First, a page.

While reading my copy of Allen Farrington and Sasha Meyers’ Bitcoin is Venice I encountered a phrase that hit me like a ton of bricks: “We don’t want to use a stretchy ruler.” I think it might be one of the most accurate characterizations of what is wrong with money as it stands today.
As an oversimplified concept, in my mind money can be described as a measure of value. Prices contain a lot of information in a single number, but at a base level, they measure how the product is valued by the consumers and producers of said value.
I’ve always hated the phrase “too expensive.” It could mean a multitude of things. What are you really trying to say? You don’t have enough money i.e., value to purchase the item? Potentially. But most often, what people mean is that they don’t value that particular item enough in relation to the set of all other items they could purchase at that time.
Could I buy an $800 espresso machine today? Yes, I could. But because of all of the other responsibilities, wants, and needs we have as a family, the price precludes me from making this purchase. So I don’t.
So, in terms of value, price seems like a pretty simple measure in which to compare things in the moment. The problem arises when you are trying to predict or project values across time.
This is where it gets a little tricky.
Stocks and bonds for example are often valued on a decades-old model that that uses projected cash flows out into the future — and then uses inflation and assumed rates of return and discounts them back to a value in the present. You type some assumptions into a spreadsheet, and bam, you get your price. The main problem I see is that you are making estimates based on estimates and best-guesses.
This is probably a significant contributor to market volatility, and a large reason why traditional asset managers simply don’t know what to do about bitcoin. They can’t value it by a model that was created in the early 1900s (if memory serves me right).
Imagine if the metric system changed on a regular basis because there was a largely unaccountable agency who could create more mass, or more distance at will. How the hell would you build anything? You couldn’t. Because you couldn’t rely on your measures from year to year. It would be chaos.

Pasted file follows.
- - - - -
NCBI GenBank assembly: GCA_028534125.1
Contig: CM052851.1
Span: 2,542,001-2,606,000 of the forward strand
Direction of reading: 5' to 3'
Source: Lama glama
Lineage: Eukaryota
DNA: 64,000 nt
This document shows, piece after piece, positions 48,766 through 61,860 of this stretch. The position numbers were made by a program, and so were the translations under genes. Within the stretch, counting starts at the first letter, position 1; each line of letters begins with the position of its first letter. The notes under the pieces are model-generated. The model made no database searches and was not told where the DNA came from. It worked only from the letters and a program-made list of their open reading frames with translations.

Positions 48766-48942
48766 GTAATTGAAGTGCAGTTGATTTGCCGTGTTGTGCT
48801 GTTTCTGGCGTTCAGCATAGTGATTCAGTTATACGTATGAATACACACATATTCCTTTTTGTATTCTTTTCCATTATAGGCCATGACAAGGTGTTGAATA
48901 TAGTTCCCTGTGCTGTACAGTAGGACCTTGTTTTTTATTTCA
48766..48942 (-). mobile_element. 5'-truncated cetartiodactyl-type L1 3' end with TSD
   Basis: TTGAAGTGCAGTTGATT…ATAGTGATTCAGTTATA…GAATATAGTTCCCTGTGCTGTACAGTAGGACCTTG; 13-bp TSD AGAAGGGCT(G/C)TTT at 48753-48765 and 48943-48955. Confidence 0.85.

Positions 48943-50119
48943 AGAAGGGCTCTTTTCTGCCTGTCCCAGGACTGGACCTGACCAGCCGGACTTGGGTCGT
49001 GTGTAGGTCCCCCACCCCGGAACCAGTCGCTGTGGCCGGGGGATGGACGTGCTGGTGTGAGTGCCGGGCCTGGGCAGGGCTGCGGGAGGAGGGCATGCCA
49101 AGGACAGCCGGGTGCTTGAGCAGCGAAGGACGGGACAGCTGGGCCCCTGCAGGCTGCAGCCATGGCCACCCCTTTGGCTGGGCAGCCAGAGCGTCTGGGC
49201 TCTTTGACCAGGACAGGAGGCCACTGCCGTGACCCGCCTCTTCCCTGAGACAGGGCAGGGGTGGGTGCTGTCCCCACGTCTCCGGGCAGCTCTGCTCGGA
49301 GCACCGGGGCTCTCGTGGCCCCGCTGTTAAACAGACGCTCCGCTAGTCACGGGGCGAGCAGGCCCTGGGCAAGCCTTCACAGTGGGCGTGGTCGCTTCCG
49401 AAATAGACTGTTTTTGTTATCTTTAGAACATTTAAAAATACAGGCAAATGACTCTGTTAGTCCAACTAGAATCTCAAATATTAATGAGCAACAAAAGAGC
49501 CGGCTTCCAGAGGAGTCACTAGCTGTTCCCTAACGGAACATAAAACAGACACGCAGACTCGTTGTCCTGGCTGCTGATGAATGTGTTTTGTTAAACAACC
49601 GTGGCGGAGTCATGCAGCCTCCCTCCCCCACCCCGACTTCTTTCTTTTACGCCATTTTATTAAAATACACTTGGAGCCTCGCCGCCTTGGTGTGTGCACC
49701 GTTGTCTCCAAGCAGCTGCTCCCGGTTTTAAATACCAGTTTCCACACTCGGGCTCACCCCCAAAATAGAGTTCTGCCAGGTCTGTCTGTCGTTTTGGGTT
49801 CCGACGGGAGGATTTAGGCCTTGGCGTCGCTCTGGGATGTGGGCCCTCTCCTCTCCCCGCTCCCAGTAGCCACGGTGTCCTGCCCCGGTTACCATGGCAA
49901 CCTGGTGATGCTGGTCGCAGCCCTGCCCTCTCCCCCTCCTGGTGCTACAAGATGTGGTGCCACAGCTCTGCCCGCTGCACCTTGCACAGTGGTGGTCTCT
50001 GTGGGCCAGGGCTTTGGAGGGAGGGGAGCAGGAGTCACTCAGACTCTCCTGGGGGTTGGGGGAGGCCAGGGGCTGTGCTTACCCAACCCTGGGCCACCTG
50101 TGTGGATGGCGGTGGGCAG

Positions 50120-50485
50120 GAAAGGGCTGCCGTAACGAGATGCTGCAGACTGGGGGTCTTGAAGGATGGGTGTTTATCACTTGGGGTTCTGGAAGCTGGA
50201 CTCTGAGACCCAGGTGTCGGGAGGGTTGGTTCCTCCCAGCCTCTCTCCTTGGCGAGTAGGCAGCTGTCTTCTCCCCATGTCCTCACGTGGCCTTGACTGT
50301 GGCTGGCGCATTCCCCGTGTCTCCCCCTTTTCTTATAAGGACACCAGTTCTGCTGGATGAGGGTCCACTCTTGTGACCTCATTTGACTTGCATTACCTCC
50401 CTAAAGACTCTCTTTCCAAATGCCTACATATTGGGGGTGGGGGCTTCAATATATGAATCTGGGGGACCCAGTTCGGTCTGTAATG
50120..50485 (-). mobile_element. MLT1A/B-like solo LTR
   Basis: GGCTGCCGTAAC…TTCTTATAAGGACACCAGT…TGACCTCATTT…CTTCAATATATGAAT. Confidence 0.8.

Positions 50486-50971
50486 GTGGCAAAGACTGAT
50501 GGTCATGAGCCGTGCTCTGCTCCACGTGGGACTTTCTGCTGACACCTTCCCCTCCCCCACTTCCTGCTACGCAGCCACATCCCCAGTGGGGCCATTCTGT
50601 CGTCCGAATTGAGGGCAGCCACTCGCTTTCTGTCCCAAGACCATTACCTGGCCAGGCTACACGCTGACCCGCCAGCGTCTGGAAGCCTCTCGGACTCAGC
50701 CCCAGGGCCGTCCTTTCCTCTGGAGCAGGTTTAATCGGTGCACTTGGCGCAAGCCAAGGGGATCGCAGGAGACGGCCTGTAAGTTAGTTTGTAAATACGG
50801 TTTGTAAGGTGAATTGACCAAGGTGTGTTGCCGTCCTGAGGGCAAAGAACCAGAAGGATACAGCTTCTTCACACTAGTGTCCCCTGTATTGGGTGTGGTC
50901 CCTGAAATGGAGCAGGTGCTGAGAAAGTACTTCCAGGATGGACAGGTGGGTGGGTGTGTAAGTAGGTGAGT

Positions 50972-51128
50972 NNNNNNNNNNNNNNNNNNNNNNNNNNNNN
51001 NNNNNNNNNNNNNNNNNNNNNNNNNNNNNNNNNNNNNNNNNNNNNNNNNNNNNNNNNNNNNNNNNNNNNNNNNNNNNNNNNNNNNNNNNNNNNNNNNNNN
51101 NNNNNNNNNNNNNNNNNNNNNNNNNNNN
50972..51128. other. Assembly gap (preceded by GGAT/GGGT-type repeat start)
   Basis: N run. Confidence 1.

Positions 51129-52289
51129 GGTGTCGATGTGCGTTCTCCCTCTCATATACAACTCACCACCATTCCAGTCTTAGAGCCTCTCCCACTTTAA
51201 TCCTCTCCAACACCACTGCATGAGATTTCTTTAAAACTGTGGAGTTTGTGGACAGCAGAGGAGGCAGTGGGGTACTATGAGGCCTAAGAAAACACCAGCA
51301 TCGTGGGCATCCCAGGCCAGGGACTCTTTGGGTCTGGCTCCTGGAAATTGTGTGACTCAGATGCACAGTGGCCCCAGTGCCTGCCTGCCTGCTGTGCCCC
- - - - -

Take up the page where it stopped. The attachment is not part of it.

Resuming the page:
How can we accurately project and predict prices, i.e., value, into the future when we have absolutely no idea of how to predict inflation? It all depends, fundamentally, on a set of unpredictable variables, including but not limited to the Federal Reserve’s proclivity for printing money.
Financial planning for individuals and businesses relies upon measures, but we are measuring our money with a stretchy ruler. There is no constant; it is fundamentally unpredictable. This problem in my eyes is one of the largest contributors to instability in the country, if not the world. Without a constant there is no stability. Without a measuring device, there can only be chaos.
One of the most important prices in the market is the price of money, or interest rates (the price of borrowing money). Pundits like to talk about them incessantly, as the Fed decides to raise or lower them based on how they interpret current and future economic conditions. How do they actually do this? By purchasing bonds with newly printed money.
A key detail that I think so many prominent Bitcoiners just hand-wave away is what a bond actually is. A bond is an interest-only loan. Government sells a $1,000, ten-year bond, with a $100 annual coupon payment. I give the government $1,000 for ten years, in exchange they give me $100 a year, and return the $1,000 at the end of the ten years. If you divide the coupon payment by the bond’s price, you get the yield: $1,000 divided by $100 is 10%, so the yield on this bond is 10%.
Where it gets interesting is once the bond is sold, the price begins it’s float freely on the open market. There is where the Fed steps into the picture. If they start purchasing bonds at quantities of, let’s say, $120 billion a month — like they did for the Covid Quantitative Easing program — the excess demand starts to drive up bond prices. As the denominator in your yield equation goes up, the yields go down. This is what Greg Foss means by the inverse relationship between bond prices and yields.
So what quantitative easing actually means is the Fed artificially created dollars to artificially drive up bond market prices to artificially drive down yields, to artificially decrease the cost of borrowing, which artificially lowers the price of money.
I would venture to say that the price of money is the bedrock of all prices. If price is a signal, a measure of value, and the price of money is fundamentally manipulated, then it must follow that all other prices are manipulated. Prices cease to communicate value in a clear and coherent way. It makes planning and measuring difficult at best — especially over longer time periods.
This is why the 21-million hard cap of bitcoin is so important. We can transition to a period of stability and predictability. Baseline measures can be standardized. Individuals and institutions can now predict and plan and project because there is now a standard which is unmovable. Unchanging. Bitcoin is the monetary metric system. It can standardize all measures across the economy and lead to unimaginable progress by eliminating the stretchy ruler of fiat money.